I’ve enjoyed commuting in Washington, D.C., because it has helped me learn new things about my country without really trying. Now that I have my National Parks Passport, I’m even more incentivized to learn about the historical landmarks and memorials around town. For example, my ride takes me by this beautiful memorial almost every day.
After passing it about one million times, I finally decided:
- I had to know what it was; and
- I needed to take a picture of my bike in front of it.
In addition, a helpful volunteer from the National Park Service told me that it was one of the go-to spots in my National Parks Service Passport. Perfect! Good brevet training, as I get to ride to a particular place and get a stamp for it!
This memorial, located squarely in the middle of the northern-most part of Ohio Drive, looks particularly stunning in the morning and during the time when the sun is casting afternoon light over the Potomac. Something about the way the sun catches it.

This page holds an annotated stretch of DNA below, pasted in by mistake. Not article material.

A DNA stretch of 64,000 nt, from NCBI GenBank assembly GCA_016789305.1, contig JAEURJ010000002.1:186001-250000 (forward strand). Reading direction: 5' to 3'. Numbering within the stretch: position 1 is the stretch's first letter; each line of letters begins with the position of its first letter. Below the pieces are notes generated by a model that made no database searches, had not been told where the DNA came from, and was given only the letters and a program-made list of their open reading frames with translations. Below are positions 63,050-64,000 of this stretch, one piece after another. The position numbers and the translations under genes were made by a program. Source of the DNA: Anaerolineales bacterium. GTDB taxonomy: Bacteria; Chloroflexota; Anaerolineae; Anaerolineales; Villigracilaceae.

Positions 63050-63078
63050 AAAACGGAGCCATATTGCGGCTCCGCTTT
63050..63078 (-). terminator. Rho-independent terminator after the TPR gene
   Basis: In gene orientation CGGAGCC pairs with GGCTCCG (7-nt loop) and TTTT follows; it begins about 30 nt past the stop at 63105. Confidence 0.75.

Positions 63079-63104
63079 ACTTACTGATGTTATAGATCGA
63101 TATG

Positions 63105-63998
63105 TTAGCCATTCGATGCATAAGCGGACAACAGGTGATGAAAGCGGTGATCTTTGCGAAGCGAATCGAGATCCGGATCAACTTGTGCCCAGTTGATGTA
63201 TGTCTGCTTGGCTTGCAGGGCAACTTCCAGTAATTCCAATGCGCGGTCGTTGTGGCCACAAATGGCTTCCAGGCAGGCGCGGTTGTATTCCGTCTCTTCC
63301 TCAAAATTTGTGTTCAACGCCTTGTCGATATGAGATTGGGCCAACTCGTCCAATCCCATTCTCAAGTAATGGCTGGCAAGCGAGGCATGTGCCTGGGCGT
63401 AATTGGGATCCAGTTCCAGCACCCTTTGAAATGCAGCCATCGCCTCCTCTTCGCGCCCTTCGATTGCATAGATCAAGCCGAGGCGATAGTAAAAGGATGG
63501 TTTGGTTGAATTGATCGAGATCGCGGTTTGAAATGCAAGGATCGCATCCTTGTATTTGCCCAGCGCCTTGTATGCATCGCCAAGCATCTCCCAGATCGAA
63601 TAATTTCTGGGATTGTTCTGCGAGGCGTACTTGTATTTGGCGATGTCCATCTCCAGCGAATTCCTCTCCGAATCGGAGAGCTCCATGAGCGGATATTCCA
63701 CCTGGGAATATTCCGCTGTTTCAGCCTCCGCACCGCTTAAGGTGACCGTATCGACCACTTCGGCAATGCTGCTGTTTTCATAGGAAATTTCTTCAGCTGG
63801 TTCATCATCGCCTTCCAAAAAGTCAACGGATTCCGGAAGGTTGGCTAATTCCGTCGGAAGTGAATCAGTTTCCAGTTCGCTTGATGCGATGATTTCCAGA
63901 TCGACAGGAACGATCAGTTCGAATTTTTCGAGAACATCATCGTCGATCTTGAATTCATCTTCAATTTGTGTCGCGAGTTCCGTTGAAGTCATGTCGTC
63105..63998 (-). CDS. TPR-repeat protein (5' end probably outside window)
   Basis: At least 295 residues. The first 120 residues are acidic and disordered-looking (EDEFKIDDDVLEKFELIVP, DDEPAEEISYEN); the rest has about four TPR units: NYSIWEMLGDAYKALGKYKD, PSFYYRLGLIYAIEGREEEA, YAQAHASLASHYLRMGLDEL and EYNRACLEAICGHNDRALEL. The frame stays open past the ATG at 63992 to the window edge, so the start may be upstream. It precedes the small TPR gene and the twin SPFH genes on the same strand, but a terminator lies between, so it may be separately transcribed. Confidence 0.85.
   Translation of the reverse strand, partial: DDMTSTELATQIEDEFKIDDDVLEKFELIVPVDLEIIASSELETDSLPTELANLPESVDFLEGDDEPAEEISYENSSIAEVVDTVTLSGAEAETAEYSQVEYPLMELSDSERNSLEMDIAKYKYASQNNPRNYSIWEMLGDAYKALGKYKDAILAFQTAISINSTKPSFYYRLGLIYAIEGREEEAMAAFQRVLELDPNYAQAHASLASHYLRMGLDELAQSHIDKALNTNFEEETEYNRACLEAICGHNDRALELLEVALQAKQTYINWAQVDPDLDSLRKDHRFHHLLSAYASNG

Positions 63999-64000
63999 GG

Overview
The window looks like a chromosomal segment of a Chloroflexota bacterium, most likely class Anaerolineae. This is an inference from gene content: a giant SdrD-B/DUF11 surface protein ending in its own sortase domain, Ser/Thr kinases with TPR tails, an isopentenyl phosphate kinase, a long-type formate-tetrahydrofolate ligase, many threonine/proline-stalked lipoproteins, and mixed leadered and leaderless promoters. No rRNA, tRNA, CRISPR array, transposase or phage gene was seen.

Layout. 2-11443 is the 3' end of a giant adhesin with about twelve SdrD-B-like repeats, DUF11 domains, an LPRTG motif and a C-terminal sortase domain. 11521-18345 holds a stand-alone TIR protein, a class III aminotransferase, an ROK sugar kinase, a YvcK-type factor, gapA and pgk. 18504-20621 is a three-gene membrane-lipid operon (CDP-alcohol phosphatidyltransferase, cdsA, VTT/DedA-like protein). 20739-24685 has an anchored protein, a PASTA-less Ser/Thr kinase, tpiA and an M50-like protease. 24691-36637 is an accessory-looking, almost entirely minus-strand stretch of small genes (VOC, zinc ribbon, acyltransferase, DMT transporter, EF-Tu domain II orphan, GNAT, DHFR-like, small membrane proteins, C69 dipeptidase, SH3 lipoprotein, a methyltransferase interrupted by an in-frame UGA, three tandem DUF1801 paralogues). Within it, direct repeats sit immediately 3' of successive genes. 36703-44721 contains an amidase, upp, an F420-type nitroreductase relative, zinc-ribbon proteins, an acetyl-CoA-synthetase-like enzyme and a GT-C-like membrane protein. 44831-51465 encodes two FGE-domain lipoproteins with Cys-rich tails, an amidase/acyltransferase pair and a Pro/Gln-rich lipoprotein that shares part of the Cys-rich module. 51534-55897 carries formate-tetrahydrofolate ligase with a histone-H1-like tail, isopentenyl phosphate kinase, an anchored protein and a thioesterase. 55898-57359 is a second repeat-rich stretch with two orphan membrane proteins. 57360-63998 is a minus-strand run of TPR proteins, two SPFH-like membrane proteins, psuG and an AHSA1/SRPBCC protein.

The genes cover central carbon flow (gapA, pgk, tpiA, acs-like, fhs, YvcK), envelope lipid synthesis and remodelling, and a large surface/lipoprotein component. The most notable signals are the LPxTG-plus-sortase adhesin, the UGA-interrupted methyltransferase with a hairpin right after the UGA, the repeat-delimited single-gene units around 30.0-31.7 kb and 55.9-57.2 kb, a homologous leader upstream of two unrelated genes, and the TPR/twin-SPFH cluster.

One day in the late afternoon, I popped off the road and rolled up to the memorial to get my touronneuring credit and to learn more about it.
This is the John Ericsson National Memorial. It’s named after I forget who. Ha! John Ericsson, of course.
Ericsson, a Swedish engineer, lived from 1803-1889 and was the inventor of the screw propeller. He also designed an armoured ship called the U.S.S. Monitor, for the Union to use in the Civil War. He later designed other naval vessels and weapons, including a torpedo!
The Ericsson Memorial is made of granite, which I probably should have known, since I did take geography in both high school and college. Like I said, the light catches it so nicely in the morning and afternoon hours.
You should take your bike by there and get picture taken with the great inventor, John Ericsson. It’s a beautiful spot.